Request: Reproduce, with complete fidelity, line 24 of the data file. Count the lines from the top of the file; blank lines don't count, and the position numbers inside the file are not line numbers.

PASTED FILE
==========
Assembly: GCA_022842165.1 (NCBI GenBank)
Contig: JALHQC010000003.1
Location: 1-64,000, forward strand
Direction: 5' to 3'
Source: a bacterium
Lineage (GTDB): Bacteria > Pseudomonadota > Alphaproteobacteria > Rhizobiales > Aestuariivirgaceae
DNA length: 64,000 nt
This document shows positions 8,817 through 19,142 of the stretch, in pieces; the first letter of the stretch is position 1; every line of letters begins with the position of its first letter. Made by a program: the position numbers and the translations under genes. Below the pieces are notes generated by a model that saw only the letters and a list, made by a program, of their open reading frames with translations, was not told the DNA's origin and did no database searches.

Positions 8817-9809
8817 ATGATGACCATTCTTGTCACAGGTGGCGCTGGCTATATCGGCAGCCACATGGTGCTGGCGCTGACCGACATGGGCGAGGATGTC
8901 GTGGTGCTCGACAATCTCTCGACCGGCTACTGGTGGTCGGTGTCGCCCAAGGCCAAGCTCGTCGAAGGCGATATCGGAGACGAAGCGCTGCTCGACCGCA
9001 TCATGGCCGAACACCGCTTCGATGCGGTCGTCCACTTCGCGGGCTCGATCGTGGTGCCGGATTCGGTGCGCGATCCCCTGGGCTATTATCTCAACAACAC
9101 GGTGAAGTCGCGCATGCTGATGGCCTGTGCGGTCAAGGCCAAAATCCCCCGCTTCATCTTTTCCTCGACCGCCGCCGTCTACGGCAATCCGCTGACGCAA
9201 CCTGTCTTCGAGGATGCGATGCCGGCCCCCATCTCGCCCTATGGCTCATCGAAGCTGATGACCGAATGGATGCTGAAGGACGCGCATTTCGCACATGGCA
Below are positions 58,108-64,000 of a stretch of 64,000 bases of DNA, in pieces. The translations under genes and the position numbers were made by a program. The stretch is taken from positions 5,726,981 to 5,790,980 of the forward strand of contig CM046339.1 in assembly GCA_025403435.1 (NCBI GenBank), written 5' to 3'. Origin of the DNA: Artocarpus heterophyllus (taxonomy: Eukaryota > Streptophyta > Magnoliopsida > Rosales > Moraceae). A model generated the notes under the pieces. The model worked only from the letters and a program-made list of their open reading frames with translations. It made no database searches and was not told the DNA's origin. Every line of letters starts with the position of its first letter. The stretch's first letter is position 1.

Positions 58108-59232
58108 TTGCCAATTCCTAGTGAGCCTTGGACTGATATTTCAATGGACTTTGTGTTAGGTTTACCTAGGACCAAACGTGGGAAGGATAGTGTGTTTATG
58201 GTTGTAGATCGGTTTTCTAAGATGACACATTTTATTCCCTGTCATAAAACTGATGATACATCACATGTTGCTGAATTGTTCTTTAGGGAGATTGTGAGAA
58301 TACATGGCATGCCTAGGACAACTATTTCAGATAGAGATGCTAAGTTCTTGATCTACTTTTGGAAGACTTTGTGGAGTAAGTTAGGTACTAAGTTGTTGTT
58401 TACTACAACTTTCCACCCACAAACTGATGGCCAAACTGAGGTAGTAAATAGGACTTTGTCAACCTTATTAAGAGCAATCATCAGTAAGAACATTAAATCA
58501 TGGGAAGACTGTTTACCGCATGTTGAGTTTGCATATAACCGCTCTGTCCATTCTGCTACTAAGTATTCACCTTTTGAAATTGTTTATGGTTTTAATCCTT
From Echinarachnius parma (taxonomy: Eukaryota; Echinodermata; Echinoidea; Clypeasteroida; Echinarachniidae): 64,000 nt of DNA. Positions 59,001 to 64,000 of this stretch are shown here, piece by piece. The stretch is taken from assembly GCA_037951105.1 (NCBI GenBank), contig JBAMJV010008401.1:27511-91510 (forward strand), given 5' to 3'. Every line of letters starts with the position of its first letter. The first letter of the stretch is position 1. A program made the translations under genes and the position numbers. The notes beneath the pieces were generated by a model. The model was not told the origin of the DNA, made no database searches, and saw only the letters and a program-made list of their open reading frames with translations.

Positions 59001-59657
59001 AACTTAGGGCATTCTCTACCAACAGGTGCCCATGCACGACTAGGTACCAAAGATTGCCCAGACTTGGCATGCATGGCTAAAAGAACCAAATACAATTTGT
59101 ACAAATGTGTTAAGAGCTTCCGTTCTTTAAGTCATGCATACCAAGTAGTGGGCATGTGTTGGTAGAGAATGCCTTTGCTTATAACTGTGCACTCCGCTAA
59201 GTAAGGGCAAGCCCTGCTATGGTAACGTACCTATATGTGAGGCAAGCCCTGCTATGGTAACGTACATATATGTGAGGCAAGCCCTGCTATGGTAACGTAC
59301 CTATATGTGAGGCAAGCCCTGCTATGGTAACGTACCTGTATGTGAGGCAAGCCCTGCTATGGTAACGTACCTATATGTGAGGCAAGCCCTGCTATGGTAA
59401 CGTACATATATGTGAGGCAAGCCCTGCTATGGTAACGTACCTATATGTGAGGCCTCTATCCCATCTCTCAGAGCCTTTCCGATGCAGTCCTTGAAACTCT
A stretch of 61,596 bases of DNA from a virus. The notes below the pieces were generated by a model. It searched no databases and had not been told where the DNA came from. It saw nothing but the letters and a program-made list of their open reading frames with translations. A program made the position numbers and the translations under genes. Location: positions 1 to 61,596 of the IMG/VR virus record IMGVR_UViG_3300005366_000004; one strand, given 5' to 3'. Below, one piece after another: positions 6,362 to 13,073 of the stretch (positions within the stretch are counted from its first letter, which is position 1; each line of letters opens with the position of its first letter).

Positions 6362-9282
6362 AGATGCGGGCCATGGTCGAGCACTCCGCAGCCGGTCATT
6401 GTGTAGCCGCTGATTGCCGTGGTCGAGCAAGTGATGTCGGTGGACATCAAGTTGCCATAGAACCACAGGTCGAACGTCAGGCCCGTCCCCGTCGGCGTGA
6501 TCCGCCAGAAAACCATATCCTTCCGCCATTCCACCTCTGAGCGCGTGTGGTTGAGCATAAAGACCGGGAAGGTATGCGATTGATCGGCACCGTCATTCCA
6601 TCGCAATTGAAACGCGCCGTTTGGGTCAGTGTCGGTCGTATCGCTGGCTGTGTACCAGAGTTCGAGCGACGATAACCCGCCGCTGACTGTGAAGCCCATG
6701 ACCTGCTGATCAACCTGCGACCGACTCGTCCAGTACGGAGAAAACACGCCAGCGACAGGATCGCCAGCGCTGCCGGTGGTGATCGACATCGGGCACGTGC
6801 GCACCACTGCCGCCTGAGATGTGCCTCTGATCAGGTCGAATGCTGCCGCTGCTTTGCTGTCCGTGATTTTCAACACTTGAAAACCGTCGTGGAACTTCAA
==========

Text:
59001 AACTTAGGGCATTCTCTACCAACAGGTGCCCATGCACGACTAGGTACCAAAGATTGCCCAGACTTGGCATGCATGGCTAAAAGAACCAAATACAATTTGT